During my stay in Lapland I made also a very, very special visit. They took us – me and an Australian family with a small boy – to this nice house.
Shortly after the door started to open…
Santa Claus – Father Christmas – or Joulupukki – as they call him here in Finland – came out and invited us to his residence. Ho ho ho!
You may argue that Santa lives somewhere else in Finland. I do not deny that. Actually, every Nordic country claims Santa’s residence to be within their territory. But there are so many children in the world and so many presents to be delivered, so why can’t there be more Santas? After all, according to the Guinness Book of Records in 2014 almost 20 thousand of Santa Clauses gathered in India.
Our Santa was also a white-bearded man with a moustache and long white hair wearing red trousers and a red coat with a white collar and cuffs and a broad leather belt. He had a red hat on his head, brown leather boots on his feet and thick fur gloves on his hands.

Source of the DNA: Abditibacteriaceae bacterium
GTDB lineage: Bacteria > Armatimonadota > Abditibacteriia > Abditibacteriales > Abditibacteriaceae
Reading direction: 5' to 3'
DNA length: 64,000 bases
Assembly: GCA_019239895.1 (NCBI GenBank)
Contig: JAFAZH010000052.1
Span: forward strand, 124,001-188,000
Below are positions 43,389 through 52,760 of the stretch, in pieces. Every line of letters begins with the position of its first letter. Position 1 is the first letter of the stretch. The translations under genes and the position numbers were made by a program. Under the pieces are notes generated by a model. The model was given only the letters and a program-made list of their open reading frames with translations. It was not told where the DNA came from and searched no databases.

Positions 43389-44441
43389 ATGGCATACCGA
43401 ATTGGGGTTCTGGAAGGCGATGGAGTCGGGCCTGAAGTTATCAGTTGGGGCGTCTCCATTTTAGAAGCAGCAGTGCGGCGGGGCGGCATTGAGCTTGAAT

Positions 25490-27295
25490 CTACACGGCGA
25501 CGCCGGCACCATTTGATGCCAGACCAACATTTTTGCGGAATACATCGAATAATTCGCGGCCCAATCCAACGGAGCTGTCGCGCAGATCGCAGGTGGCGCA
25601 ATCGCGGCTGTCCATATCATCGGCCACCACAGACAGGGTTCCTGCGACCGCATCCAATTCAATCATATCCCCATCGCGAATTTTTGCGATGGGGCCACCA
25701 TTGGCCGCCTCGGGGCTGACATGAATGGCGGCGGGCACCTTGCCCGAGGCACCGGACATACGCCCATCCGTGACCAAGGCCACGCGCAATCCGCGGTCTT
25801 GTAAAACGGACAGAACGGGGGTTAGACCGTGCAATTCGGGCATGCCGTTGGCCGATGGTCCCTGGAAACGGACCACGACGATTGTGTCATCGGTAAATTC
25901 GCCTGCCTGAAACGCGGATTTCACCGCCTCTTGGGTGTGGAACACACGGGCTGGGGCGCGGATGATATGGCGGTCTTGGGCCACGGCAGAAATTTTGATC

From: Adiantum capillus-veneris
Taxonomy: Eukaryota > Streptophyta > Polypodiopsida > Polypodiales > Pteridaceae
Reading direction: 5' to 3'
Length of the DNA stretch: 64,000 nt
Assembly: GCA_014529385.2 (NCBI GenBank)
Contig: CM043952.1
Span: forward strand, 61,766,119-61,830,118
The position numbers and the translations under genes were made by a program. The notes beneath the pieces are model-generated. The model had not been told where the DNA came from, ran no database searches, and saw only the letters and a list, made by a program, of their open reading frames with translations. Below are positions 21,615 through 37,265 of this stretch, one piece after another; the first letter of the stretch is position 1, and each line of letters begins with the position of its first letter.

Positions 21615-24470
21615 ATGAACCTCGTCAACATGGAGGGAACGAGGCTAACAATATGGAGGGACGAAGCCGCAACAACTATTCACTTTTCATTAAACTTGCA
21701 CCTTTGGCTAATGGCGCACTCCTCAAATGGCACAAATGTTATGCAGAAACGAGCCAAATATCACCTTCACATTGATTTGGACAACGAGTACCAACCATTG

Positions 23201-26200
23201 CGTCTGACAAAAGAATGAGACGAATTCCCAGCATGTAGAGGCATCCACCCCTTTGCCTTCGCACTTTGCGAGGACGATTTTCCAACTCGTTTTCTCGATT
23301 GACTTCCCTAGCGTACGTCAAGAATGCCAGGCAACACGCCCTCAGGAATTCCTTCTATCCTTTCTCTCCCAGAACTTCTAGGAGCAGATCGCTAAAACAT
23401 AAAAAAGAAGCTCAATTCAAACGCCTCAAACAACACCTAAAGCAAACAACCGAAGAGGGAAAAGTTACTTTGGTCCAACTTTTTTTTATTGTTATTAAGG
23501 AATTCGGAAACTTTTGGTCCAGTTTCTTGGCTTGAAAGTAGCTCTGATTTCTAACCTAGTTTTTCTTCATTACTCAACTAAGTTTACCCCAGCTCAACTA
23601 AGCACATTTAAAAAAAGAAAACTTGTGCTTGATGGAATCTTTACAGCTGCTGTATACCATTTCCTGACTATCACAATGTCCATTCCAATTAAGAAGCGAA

It looked very homely inside the house. Santa was sitting in his chair next to the lighted Christmas tree. Under the tree there were some traditional toys: a baby carriage with a doll, a rocking horse, a sledge, a lorry and a racing car, and also several not yet opened parcels.
There were tidy stacks of children letters with drawings and wishes on the desk and shelves. People mostly think that the real home of Santa must be somewhere in Lapland – that is why throughout the years they have sent over eight million letters like these to Finland, every year over 600 thousand from almost 200 countries. This Santa also receives thousands of wish letters every year.
On the shelves there was a collection of baby’s pacifiers next to the letters. Most of them came to Santa from America. Because the best way to give up a pacifier for an American baby is to send it to Santa. Ho ho ho!
What a pity that we did not reached Mrs Santa Claus. Yes, you read correctly this Lappish Santa has a wife. Ho ho ho! But at least we were allowed to have a look at their kitchen and bedroom. On a wall, there was a painting of Santa’s parents – also Santas but in the traditional Lappish cloths. I think in Lapland they inherit this “job”, but did you know that there are special schools in America which offer instruction on how to act as Santa Claus? The oldest one is the Charles W. Howard Santa Claus School established in downtown Midland, Michigan in 1937. Students attending the school learn about the life of Saint Nicholaus and Santa Claus, how to dress properly, how to do radio and television interviews, Santa’s sign language, reindeer habits, newest toys trends etc.